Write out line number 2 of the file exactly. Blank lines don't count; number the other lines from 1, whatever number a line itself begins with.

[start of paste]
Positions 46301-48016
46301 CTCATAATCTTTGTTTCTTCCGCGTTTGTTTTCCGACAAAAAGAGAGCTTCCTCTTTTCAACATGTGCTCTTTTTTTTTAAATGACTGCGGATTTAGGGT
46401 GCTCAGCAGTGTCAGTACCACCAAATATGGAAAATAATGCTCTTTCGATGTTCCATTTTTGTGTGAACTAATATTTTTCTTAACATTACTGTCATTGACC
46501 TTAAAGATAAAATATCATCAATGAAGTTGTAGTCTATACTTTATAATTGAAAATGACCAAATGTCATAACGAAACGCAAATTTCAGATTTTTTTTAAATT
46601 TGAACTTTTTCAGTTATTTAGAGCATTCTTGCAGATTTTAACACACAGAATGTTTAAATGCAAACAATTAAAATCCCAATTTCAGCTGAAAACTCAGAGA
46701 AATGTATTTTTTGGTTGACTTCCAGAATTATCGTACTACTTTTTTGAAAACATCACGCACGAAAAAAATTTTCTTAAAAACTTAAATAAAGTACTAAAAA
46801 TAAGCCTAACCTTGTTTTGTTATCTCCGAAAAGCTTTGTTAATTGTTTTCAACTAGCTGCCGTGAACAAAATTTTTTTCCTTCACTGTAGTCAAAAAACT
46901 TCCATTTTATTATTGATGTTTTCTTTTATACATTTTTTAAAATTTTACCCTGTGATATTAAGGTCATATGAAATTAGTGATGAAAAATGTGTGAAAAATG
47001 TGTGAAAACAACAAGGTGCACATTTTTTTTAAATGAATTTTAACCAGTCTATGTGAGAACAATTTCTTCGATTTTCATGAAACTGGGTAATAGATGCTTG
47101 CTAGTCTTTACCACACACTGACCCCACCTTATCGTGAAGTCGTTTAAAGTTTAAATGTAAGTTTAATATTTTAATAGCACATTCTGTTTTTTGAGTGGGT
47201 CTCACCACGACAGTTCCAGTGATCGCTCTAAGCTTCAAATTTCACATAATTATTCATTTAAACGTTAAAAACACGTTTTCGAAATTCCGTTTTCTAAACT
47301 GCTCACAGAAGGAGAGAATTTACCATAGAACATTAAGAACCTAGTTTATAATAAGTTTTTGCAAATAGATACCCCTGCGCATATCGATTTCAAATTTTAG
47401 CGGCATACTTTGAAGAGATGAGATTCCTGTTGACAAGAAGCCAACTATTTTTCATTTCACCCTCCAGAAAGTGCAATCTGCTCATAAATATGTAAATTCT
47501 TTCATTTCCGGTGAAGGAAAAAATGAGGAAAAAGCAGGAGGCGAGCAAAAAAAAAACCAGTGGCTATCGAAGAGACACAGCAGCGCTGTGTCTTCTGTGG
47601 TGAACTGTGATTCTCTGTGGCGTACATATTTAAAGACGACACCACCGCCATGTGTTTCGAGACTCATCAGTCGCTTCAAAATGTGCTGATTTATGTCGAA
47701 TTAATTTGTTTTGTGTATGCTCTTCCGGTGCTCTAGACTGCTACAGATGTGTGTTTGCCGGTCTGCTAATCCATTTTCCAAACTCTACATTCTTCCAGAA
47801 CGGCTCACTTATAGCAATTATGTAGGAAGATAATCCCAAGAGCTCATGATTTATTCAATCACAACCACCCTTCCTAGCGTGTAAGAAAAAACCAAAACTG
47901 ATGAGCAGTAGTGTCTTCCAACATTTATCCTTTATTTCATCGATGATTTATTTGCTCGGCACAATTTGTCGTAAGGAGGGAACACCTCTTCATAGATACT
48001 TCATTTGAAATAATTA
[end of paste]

46301 CTCATAATCTTTGTTTCTTCCGCGTTTGTTTTCCGACAAAAAGAGAGCTTCCTCTTTTCAACATGTGCTCTTTTTTTTTAAATGACTGCGGATTTAGGGT